St. Joe's, Dickinson, Celebrates Centennial
Grosz, Marge. "St. Joe's, Dickinson, Celebrates Centennial." Dakota Catholic Action, November 2002, 12.
DICKINSON - During the late 1800s, a
great number of Germans from Russia and Hungary flooded into the
city of Dickinson. At that time the city had only one Catholic Church
- St. Patrick's whose name reflected the congregation's primarily
Irish makeup. The ethnic groups worshipped together until 1901 when
Rev. Thomas L. Rabsteineck was assigned to Dickinson. The following
year St. Joseph's Parish became a reality.
One hundred years to the day after Bishop John Stanley dedicated
the church bells - October 20 - Bishop Paul Zipfel visited the parish
to celebrate the centennial Mass. Concelebrants included Fr. Dennis
Schafer, pastor, and 14 visiting priests.
The centennial Mass was followed by a dinner at Trinity High School,
with Fr. Jerry Kautzman serving as emcee for the program. A video
highlighting the parish history was presented by Fr. Ken Phillips,
a former pastor at St. Joseph's, and remarks were given by Bishop
Realizing the need for a second church in Dickinson, Bishop Shanley
visited the community on June 2, 1902, and signed the Articles of
Incorporation for St. Joseph's, along with Fr. Rabsteineck. Lots
4 and 5 on Block 3 Broadway were purchased for $406.25. Bishop Shanley,
Bishop of Fargo, (North Dakota at that time was all one diocese)
laid the cornerstone for the new church November 19, 1902.
Less than a year later the church was completed at a cost of $33,000.
The mayor of Dickinson, Dan Manning, proclaimed that October 21
- the day St. Joseph's was dedicated - be observed as a holiday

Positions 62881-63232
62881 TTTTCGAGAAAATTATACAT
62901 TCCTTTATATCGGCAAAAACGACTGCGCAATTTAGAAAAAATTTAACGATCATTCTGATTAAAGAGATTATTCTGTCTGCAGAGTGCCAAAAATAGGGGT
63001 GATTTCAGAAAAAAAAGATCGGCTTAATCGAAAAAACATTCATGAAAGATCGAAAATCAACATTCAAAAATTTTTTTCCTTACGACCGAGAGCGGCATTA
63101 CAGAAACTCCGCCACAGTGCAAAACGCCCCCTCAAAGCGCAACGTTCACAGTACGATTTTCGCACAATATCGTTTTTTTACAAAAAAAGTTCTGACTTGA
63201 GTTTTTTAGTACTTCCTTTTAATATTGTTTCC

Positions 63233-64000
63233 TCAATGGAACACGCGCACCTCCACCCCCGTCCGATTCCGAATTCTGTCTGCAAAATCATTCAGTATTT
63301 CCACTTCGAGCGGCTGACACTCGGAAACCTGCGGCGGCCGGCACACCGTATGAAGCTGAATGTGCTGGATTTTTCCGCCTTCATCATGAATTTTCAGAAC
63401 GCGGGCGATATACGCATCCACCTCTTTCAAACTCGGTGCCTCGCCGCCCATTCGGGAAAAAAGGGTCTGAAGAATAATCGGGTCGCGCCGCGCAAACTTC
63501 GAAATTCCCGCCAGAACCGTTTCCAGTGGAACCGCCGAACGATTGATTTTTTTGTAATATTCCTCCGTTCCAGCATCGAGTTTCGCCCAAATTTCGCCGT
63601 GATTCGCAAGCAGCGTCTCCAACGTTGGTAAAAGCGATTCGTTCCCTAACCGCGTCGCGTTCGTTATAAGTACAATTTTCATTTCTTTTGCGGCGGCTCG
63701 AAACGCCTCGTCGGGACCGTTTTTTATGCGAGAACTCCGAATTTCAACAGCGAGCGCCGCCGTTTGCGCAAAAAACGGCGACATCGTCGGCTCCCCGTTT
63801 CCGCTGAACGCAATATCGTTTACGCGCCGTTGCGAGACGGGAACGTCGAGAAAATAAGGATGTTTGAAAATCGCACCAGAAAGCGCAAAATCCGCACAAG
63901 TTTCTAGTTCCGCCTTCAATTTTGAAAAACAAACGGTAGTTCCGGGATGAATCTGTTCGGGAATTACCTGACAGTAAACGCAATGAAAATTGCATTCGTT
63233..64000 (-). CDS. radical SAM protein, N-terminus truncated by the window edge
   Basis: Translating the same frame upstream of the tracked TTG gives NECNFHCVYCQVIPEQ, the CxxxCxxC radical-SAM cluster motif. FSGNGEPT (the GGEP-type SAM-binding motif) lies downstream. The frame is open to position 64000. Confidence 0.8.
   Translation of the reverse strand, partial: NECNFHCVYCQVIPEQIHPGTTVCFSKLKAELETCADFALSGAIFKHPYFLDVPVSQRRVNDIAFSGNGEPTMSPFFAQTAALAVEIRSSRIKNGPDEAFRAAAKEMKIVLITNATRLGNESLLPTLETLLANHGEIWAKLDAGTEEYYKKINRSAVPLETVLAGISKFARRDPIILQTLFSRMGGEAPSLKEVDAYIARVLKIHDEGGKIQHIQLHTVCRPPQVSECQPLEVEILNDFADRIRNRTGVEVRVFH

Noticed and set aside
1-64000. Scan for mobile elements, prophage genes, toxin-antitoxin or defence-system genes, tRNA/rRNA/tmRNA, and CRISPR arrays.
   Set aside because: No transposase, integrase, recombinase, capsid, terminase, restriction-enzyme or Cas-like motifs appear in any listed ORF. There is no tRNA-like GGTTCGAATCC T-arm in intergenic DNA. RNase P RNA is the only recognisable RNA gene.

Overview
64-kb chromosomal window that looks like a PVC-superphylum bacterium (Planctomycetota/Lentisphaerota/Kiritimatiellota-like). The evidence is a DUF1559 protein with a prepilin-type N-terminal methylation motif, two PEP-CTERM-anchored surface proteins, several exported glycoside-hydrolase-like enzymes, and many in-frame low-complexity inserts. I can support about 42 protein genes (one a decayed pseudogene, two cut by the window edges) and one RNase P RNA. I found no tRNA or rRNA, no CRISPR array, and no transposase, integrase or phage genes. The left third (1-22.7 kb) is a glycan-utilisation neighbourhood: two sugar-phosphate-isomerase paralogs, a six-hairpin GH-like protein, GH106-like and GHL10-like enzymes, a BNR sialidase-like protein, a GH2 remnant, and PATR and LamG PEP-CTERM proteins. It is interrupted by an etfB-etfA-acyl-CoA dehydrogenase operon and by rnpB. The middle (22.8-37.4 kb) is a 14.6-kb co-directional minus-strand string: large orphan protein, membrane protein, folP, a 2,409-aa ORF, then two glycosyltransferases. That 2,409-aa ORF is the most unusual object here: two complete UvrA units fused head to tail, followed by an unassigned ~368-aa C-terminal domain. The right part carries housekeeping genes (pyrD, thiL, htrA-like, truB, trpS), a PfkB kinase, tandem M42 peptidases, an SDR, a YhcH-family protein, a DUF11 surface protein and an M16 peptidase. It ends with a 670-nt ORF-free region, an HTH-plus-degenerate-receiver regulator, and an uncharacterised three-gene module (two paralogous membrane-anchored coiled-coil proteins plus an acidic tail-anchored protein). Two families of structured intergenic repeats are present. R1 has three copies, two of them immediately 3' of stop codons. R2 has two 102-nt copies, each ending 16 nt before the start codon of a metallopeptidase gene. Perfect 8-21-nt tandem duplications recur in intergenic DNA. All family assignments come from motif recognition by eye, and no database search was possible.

by all the citizens in the city. Bishop Shanley again visited the
community and consecrated the church's bells named Joseph and Monica
- on October 20, and dedicated the new church the following day.
The German-speaking people also had a high priority for education
and wanted their children educated in a Catholic school. St. Joseph
School was the first Catholic school in Dickinson, opening in 1904
with classes conducted by lay teachers in the church basement. The
following year the Sisters of St. Benedict from Minnesota took over
as teachers at the school. An old opera house was remodeled to serve
as a convent for the sisters, and classes were also held there.
In 1917 the "Aberle Era" began at St. Joseph's. Fr. George
Aberle - he was made a monsignor in 1949 - arrived at St. Joseph's
as an assistant to Fr. Otto Wolpers. He was appointed parish administrator
the following year and became pastor on November 3, 1919, a position
he held until his retirement in 1968.
Aberle sensed a hopelessness among his people when he became pastor.
They had just come through World War I (a time when Germans were
eyed with suspicion) and the flu epidemic of 1918. The Parish was
also faced with a large debt on the church. Aberle challenged the
parishioners to each borrow $50 or $100 personally to help pay off
the mortgage. They responded and the mortgage was burned, another
occasion for a grand celebration.
By 1924 the parish was in a position to build a school, which they
did at a cost of $85,000. The sisters and students took occupancy
of the new building on February 2, 1925.
As rural people retired and moved into Dickinson, Aberle saw the
need for a home for the elderly. In the summer of 1944, the parish
purchased the Paul Messer Hotel, two blocks east of the church,
and remodeled it to become the St. Ann Home for the Aged, staffed
by the Benedictine Sisters of Annunciation Priory. In 1947, the
Woodrow Wilson School was purchased and became St. Benedict's Home
for the Aged. Both of those homes are now closed, but they served
their purpose for many years.
Aberle continued to be the "builder" with the construction